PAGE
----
Vienna
2,000 years
of European history,
in one city
           
 
Auden in Austria
One of the 20th century's major literary figures, W.H. Auden spent much of his later life in Austria.

From 1958-73 Auden summered at his farmhouse in Kirchstetten near Vienna. He died in the Austrian capital on 29th September 1973 and is buried in the cemetery at Kirchstetten.
W.H. Auden


W.H. Auden
Wescoe, near Threlkeld, Cumbria
1928

Auden's parents had a holiday home in the hamlet


Bromide print, 1928, John Bicknell Auden
© Estate of John Bicknell Auden


Top

In her 1975 article
Remembering W.H. Auden in The New Yorker, Hannah Arendt quotes the following conversation between a young Auden and his tutor at Oxford...

Tutor: ‘And what are you going to do, Mr. Auden, when you leave the university?’
Auden: ‘I am going to be a poet.’
Tutor: ‘Well—in that case you should find it very useful to have read English.’
Auden: ‘You don’t understand. I am going to be a great poet.’ ”

Early life | Immigration to the US

Born in York in 1907, Wystan Hugh Auden rose to prominence in the 1930s with poetry chronicling the political and social upheavals of the years leading up to World War II.

From 1925 Auden studied at Christ Church College, Oxford University meeting his contemporaries Stephen Spender, Cecil Day-Lewis and Louis MacNeice and also Christopher Isherwood who he had been at school with and with whom he would later travel and collaborate.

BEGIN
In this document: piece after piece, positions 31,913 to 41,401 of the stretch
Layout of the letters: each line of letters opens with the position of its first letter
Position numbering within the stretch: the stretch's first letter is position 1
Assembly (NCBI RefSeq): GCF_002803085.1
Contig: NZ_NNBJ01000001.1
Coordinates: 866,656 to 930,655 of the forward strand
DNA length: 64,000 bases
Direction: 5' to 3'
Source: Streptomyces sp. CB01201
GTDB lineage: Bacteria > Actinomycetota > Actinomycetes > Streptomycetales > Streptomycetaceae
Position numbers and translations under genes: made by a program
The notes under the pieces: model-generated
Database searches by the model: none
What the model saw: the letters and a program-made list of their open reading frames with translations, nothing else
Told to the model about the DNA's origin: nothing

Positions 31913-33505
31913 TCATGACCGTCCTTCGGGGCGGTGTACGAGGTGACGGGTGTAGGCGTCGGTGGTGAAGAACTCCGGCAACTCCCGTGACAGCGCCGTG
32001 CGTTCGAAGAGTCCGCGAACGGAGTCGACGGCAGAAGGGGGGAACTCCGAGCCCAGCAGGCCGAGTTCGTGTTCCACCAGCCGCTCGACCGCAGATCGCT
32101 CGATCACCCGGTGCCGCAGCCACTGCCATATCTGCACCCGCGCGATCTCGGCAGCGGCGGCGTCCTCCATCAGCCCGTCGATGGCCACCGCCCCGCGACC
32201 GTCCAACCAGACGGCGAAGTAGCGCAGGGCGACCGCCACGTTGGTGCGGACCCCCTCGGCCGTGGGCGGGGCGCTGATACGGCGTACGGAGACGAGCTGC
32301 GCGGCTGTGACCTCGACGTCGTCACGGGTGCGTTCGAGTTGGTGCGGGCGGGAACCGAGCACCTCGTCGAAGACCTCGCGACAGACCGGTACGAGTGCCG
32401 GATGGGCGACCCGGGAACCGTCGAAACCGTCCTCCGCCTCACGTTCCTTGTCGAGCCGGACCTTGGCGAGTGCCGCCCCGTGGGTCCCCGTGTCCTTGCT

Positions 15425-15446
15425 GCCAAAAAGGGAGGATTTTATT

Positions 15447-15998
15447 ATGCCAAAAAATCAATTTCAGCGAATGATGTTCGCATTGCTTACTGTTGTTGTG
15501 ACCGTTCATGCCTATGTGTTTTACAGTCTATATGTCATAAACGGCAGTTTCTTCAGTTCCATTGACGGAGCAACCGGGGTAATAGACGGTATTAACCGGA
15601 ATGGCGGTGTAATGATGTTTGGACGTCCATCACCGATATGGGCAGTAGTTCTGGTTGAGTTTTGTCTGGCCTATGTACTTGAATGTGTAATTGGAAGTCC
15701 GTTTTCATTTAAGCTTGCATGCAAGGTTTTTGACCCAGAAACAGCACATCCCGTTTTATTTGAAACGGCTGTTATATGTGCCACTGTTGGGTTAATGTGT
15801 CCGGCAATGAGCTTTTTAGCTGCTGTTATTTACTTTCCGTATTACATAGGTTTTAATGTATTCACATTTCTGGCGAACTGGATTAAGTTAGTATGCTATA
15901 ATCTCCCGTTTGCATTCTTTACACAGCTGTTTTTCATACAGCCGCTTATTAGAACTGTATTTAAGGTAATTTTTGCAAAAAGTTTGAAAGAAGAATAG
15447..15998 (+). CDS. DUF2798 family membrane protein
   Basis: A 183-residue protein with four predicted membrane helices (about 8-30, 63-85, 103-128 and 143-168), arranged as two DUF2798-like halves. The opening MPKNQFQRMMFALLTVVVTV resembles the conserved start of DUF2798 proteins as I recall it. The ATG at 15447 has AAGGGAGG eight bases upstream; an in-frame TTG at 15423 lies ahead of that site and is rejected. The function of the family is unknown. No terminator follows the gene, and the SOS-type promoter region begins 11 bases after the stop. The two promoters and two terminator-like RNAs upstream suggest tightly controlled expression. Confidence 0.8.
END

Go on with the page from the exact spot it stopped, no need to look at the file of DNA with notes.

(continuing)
Graduating in 1928 he spent a year in Berlin (not Paris like many writers of the time), developing a lifelong love for the German language and being influenced by Bertolt Brecht. Isherwood joined Auden in the German capital and when Auden returned to England Isherwood stayed on, writing about his experiences in Goodbye to Berlin.

In 1935 Auden married Erika Mann, the daughter of Thomas Mann, enabling her to get a British passport and leave Nazi Germany. Despite being a marriage of convenience, they were still married when Mann died in 1969.

In January 1939 Auden and Isherwood immigrated to the United States (at the time a controversial decision in a Britain preparing for war). Auden settled in New York and Isherwood travelled on to Los Angeles. In 1946 they both became US citizens.

The sky is darkening like a stain;
Something is going to fall like rain,
And it won't be flowers.
The Witnesses (1935)

Accolades | Summers in Europe

Auden was awarded the Pulitzer Prize in 1948 for his era-defining The Age of Anxiety and in 1956 he received a National Book Award for
The Shield of Achilles.

From 1948 Auden spent his summers in Europe, until 1957 on the island of Ischia off Naples and from 1958 in the village of Kirchstetten, an hour's train journey west of Vienna. Due to his interest in German literature he wanted to spend his summers in a German-speaking country and be near an opera. With the help of Austrian friends he knew through his visits to the Salzburg Festival he bought a small farmhouse which would hold a special meaning for him: it was the only property he ever owned. Bought with the award money from the 1957 Feltrinelli Prize, Auden was said to have been moved to tears when it was purchased.